The power of pet therapy is thought to be stronger than any medication, not only for people going through tough times or in poor health, but also for the elderly as well. Proven to increase mental alertness, build self-esteem, and decrease loneliness, pets can provide a warm and fulfilling relationship.
"Pet ownership for older people can be very beneficial by giving them something to love and care for, as well as a companion in the home, especially if they live alone," said Dr. Sonny Presnal, director of the Stevenson Companion Animal Life-Care Center at the Texas A&M College of Veterinary Medicine & Biomedical Sciences.
Having the responsibility of caring for a pet can be a healthy situation for most elderly people. Sometimes, a pet can be the only reason that he or she feels a need to get up in the morning; it provides them with a sense of purpose.
"It gives older pet owners something to care for, which in the case of a dog may mean they are out taking the dog on a walk instead of sitting in the house," said Presnal. In addition, there are many studies that attribute pet ownership to relieving stress, lowering blood pressure and cholesterol levels, and bettering mental health.
When choosing a pet, you must take into consideration the limitations of the elderly person’s physical and mental health.
"A large, active dog may not be suitable for older people, due to the risk of injury to the owner from an accidental collision that may cause them to fall," said Presnal. "Fractures from falls can be very dangerous for older people, especially hip fractures."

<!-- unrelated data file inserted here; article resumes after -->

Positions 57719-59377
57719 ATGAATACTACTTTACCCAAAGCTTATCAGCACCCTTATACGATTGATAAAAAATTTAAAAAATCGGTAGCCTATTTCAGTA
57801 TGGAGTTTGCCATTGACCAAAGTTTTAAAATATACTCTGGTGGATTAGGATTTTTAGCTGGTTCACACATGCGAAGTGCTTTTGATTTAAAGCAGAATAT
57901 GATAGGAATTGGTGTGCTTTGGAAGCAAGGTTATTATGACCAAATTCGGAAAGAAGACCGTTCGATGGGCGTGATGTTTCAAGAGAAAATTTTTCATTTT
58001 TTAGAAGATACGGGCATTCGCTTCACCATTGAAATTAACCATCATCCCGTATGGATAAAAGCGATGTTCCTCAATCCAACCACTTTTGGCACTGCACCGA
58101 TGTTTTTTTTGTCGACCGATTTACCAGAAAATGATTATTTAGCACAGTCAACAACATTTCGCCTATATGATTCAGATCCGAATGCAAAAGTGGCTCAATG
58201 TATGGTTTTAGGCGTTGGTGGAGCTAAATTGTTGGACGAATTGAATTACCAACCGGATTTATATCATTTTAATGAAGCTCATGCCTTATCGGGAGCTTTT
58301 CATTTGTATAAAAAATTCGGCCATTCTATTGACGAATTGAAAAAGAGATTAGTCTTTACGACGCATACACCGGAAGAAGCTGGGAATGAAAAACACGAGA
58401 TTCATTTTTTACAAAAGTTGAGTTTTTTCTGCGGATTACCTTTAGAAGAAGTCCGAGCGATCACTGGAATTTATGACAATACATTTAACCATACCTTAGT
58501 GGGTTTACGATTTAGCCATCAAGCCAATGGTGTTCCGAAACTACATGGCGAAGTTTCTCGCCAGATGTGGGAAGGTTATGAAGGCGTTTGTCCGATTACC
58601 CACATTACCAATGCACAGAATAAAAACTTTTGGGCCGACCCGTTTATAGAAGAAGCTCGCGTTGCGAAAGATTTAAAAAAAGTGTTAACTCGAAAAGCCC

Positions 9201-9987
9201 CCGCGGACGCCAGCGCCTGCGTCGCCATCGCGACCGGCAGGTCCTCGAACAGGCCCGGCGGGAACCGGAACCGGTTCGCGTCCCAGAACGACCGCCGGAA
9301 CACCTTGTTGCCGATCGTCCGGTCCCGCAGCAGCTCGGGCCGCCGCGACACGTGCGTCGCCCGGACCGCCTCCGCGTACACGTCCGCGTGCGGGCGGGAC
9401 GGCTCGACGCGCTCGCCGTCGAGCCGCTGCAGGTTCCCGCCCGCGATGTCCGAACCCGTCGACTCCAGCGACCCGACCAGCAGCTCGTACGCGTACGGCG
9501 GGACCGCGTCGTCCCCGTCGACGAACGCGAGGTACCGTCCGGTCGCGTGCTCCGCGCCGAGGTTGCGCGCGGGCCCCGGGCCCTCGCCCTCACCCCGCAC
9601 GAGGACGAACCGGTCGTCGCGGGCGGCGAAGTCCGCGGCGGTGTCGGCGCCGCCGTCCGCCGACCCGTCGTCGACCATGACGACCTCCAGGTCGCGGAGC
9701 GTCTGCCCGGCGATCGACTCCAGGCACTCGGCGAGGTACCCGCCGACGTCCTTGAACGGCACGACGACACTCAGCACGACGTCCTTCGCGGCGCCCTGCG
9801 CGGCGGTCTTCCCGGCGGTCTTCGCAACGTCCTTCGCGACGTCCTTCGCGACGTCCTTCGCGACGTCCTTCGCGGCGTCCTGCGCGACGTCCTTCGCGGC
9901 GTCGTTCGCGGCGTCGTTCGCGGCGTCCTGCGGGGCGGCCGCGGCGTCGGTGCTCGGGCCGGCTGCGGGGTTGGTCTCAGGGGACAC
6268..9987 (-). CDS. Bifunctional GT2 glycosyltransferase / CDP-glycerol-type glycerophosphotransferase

A young puppy or kitten may not be a suitable choice either, due to their high maintenance requirements. An older dog or cat that has matured past their "ball of energy" phase can be a perfect companion. Not only does adopting an older pet benefit their owner, but it may save the pet from euthanasia, as often people are not interested in adopting older animals.
A concern that many elderly people considering pet ownership face is the possibility that they will no longer be able to care for their pet later on. This can happen if their health suddenly decreases, or if the animal becomes in need of extensive veterinary care.
"There are many mobile veterinary services available for older persons who may not drive or who otherwise have problems transporting their pets for veterinary care," said Presnal. There are also programs, such as the Stevenson Center, that provide for the physical, emotional, and medical needs of companion animals when their owners can no longer do so.
The right pet can provide an older owner with a sense of purpose, nonjudgmental acceptance, and companionship that both animals and humans need to stay happy and comfortable.
Pet Talk is a service of the College of Veterinary Medicine & Biomedical Sciences, Texas A&M University.